However, employers should take special care in ensuring that job titles, particularly for work permit holders, clearly reflect the position and roles carried out by their employees, particularly with respect to the level of seniority. Failing to do so may, amongst other things, delay or jeopardize an employee’s eligibility to obtain a Permanent Resident’s Certificate (PRC).

Pursuant to the Bermuda Immigration and Protection Act 1956 (Immigration Act) and the Economic Development Act 1968 (Economic Development Act) senior executives of eligible companies (each being a designated company) are eligible to obtain a PRC.

In order for a person to be eligible for a PRC, such person must:

(a)   be eligible for exemption from Part V of the Immigration Act under section 5 of the Economic Development Act for at least 10 years, and has either been granted an exemption or made an application which has not been refused;

(b)  be ordinarily resident in Bermuda for a period of at least 10 years; and

(c)   be ordinarily resident in Bermuda during the two years immediately preceding the application.

The relevant section for the purposes of this article, and the section we will focus on, is section (a). Eligibility for an exemption from Part V of the Immigration Act refers to the requirement to obtain a work permit before engaging in gainful occupation in Bermuda (Work Permit Exemption). Pursuant to section 5 of the Economic Development Act, a person in a senior executive position in a designated company is eligible to apply to the Minister for a Work Permit Exemption. Accordingly, eligibility to obtain a PRC depends on, inter alia, whether such employee has been in a “senior executive position” for at least 10 years. In determining an applicant’s eligibility, the Minister will look at the job titles used in the applicant’s work permits throughout those 10 years.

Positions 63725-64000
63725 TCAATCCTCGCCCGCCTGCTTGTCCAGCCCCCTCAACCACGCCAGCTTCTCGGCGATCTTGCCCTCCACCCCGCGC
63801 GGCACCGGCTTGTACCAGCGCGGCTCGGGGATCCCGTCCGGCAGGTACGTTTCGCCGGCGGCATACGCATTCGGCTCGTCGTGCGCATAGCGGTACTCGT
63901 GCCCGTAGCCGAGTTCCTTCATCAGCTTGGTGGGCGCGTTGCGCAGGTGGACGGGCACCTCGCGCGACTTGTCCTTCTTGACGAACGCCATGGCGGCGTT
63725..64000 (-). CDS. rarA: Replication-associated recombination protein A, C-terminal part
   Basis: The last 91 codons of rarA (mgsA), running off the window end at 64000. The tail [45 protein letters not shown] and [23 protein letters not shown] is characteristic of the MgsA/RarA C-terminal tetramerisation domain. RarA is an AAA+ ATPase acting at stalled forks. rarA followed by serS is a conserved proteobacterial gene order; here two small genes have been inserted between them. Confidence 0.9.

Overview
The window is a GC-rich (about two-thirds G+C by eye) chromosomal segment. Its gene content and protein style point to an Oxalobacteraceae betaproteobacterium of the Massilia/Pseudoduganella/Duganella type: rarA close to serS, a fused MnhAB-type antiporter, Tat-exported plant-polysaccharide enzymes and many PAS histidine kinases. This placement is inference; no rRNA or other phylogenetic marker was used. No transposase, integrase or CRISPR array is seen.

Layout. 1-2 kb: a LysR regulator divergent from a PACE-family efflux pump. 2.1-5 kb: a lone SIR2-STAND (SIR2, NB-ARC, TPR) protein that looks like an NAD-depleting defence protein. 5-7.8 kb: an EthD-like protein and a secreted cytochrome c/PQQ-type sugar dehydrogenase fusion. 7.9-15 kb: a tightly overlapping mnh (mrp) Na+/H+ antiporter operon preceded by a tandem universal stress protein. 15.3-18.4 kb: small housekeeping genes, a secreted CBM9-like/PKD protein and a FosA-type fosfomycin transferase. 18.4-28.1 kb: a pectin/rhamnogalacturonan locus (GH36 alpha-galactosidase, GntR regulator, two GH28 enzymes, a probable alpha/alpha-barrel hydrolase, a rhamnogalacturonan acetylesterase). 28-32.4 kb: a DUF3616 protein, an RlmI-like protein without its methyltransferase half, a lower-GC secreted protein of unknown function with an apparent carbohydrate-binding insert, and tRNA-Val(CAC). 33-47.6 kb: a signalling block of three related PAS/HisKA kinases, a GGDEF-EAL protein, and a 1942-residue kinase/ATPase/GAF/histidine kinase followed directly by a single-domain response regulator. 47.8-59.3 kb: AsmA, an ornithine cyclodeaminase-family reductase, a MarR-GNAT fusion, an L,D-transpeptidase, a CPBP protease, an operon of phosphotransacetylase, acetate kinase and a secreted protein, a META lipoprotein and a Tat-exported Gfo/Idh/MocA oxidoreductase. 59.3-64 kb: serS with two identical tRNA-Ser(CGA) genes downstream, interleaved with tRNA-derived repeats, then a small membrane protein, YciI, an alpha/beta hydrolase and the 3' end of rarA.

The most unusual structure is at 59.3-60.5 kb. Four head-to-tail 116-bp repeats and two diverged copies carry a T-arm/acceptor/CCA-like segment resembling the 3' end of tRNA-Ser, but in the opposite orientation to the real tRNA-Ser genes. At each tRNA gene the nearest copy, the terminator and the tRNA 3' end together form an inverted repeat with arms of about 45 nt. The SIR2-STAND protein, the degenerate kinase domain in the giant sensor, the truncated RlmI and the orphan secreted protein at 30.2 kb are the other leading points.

The term “senior executive position” is not defined in the relevant Acts. This is where the risk lies. Whether a title is sufficiently senior depends on the interpretation of that title by the Minister.  As such, while an employee may have been in a senior executive position for the requisite time, the level of seniority may not have been reflected in the employee’s job title. This would likely result in any application for a PRC to be refused on the basis that the application has not been in a “senior executive position” for at least 10 years. Care therefore needs to be taken that the job title accurately reflects the employee’s seniority and work actually undertaken.

A refusal does not necessarily mean the end of the road for the applicant, as it can be appealed and a refusal by the Minister does not bar any future applications. However, any refusal would inevitably result in delays to obtaining a PRC or where a future application is the only option; there is a risk that the applicant’s circumstances may change resulting in the application no longer being eligible.

This note is intended as a high level overview of this topic and there may be a number of other issues which will also require consideration. Legal advice should always be sought on a case by case basis.

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